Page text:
"There are no strangers at the Ohio Star Ball, only friends we have not met..."
Sam Sodano, a legendary figure in the world of ballroom dancing, is the mastermind behind the creation of the renowned Ohio Star Ball. His significant contributions to the dance community, coupled with his role as the founder of one of the world’s most prestigious dance events, mark him as a true pioneer and luminary in DanceSport.
Born and raised in Youngstown, Ohio, Sodano’s journey in dance began at a young age. He excelled as a competitive dancer, quickly gaining recognition for his talent and technical proficiency. However, it was his transition to professional coaching that truly marked the beginning of his influential career in ballroom dance. With a deep understanding of the artistry and athleticism intrinsic to dance, Sam became an esteemed coach and a mentor, shaping the careers of numerous successful dancers.
Starting over four decades ago as a modest one-day showcase, Sodano’s brainchild, the Ohio Star Ball, has since transformed into the largest Pro/Am competition worldwide. His dedication, courage, and relentless creativity enabled him to surmount early challenges and gradually develop the event into a six-day extravaganza that brings together dancers from across the globe.
Sam Sodano -
is a biography by Sharon Savoy of the one and only Sam Sodano. The title of the book was befittingly chosen by Sam, himself. With three years of research and interviews with over 90 people, the book takes the reader on a seven-decade journey that was propelled and defined by his passion for ballroom dance. The well-known story of Sam’s dance epiphany occurring at age eight while watching the ‘Arthur Murray Dance Party’ sets the stage for his life’s path.
Here’s a brief look into the book, revealing an intriguing journey and remarkable details about Sam.
The American Invasion
“Even my costume went against the grain,” recalls Pat. “Everyone was wearing proper gowns. I couldn’t afford a gown, so I bought a tangerine swimsuit from Cole’s department store and added tangerine and purple fringe. It was wild in comparison.”
People in England didn’t know what to make of these Americans with their bold, brash style. And the judges—what would they do with this American invasion? Would they be open-minded and consider their talent and mark it accordingly, or would they simply ignore it as too wild and not English enough to warrant recognition?
Sam and Pat came in ninth in their first international competition, a fantastic debut that bode well for the upcoming Blackpool and World Championship events. “More than anything, I remember the unforgettable feeling of being on that dance floor,” recalls Sam. It is one of those moments that all dancers hope to experience at least once in their career—the moment when all the elements—the music, the movement, the man, and the woman become one.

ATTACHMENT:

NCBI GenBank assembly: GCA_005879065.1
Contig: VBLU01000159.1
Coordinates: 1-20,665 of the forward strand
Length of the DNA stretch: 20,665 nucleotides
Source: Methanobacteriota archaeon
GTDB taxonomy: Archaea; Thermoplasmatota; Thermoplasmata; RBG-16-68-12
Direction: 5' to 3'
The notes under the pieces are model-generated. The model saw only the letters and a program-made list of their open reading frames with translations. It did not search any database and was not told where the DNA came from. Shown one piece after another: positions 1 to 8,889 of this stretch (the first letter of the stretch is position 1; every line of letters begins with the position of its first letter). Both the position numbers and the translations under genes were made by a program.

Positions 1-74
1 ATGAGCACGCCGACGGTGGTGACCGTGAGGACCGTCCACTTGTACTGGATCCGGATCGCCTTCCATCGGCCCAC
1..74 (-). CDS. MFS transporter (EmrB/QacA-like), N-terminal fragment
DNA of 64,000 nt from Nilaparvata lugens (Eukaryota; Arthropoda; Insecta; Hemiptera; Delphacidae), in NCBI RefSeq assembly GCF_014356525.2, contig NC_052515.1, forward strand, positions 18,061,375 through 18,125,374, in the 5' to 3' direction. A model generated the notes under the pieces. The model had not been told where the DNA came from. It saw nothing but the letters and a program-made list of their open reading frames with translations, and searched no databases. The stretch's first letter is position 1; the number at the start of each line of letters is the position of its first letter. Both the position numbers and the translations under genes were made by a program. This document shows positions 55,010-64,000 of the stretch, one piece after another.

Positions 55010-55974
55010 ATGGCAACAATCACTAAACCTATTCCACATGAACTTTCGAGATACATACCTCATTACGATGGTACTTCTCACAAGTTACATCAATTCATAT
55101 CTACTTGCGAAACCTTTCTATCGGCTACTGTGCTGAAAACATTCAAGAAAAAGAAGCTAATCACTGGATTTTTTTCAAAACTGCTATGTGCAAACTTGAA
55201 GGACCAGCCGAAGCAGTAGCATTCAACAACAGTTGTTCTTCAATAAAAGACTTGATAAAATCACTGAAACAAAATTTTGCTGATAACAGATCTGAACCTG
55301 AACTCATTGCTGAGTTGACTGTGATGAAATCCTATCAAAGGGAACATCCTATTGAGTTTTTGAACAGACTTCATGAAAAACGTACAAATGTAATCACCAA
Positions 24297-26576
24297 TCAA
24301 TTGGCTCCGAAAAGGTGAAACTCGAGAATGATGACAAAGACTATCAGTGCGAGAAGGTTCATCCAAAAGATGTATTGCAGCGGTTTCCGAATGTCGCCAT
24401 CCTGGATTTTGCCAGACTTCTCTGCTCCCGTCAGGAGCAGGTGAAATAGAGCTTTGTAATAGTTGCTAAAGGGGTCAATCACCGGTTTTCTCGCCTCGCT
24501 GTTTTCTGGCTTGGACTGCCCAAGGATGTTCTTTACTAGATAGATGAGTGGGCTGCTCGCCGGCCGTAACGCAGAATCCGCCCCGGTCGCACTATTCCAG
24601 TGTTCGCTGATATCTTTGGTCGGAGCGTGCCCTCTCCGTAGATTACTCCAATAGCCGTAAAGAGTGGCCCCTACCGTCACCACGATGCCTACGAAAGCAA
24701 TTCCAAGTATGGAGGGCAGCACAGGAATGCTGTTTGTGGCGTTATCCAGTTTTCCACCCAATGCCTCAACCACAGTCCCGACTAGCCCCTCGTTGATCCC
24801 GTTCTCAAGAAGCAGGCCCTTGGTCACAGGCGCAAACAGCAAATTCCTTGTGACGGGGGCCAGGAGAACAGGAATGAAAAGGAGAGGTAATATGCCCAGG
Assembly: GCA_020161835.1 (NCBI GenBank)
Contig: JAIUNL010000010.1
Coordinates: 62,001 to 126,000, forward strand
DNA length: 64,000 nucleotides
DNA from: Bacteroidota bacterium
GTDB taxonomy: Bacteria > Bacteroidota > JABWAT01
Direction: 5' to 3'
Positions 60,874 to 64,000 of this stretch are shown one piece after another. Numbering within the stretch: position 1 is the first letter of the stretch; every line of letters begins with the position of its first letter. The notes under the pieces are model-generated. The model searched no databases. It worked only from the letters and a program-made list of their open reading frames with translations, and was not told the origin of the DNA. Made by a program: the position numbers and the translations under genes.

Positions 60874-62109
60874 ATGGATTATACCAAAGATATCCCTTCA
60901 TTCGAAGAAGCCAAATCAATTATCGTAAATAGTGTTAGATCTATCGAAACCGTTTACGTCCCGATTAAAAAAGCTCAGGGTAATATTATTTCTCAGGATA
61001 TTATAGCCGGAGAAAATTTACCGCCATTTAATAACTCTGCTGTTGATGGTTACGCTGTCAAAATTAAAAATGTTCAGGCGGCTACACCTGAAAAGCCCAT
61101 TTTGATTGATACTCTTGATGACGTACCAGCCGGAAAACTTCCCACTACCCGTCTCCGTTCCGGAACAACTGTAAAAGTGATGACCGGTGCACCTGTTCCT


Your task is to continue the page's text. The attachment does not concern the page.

“I did a rumba that night with Pat, and when I walked off the floor and I remember saying to her, ‘I don’t know if I ever will capture this feeling again.’ It was so in the moment—the electricity, the connection—it gave me chills. I don’t think you can get that from dancing on your own. It’s not the same experience.”
“When Pat and I took a cha cha lesson with “Lorraine,” one of the most renowned Latin female dancers of her era, she said, ‘I’m not touching your cha cha. I like it just the way you dance it. Show me something else,’” recalls Sam. “Cha cha was my favorite dance. When I went to England that was the dance they marked best. They thought it was International Latin; actually, England didn’t know what it was. I just did what I felt to the music.”
Right Place + Right Time = Prime Time
“I was fortunate to be at the beginning of so many things, the first USBC, the first wave of Latin dancers to go to Blackpool and influence Latin dancing, and now PBS had chosen Ohio Star Ball to be the venue and event for “Championship Ballroom Dancing.”
For many competitors, national exposure on the PBS broadcast meant more than going to the United States Championships. Only one couple wins a national title, but everyone, especially the finalists, had a chance to be seen on TV! If competing at the Ohio Star Ball wasn’t a priority before, it now leap-frogged to the top of the list.
Even the audience wanted their five minutes of fame. They dressed to the nines and waited in long lines to get into the ballroom for the taping of the PBS special. Everyone secretly hoped to be interviewed and asked about their favorite couple or be seen applauding in the background.
“One of my many jobs was to carefully hide the neon sign,” states Aida. “The televised show was Championship Ballroom Dancing, not Ohio Star Ball. We took great pains to hide the sign from our camera’s view. Dozens of crewmembers set up lights, stands, microphones, cameras, and so on. Can you believe we broke that neon sign, not once, or twice, but three different years? I was the one who had to break the news to Sam each time, and boy, was that painful. Of course, Sam repaired it every time, bless his heart.”
Sam’s association with Aida and PBS placed the Ohio Star Ball in the limelight and produced a legacy that still exists today. “We made a perfect partnership,” states Aida. For almost 30 years, Championship Ballroom Dancing, and subsequently America’s Ballroom Challenge, offered viewers an inside look at the glamour, athleticism, and art of ballroom dancing.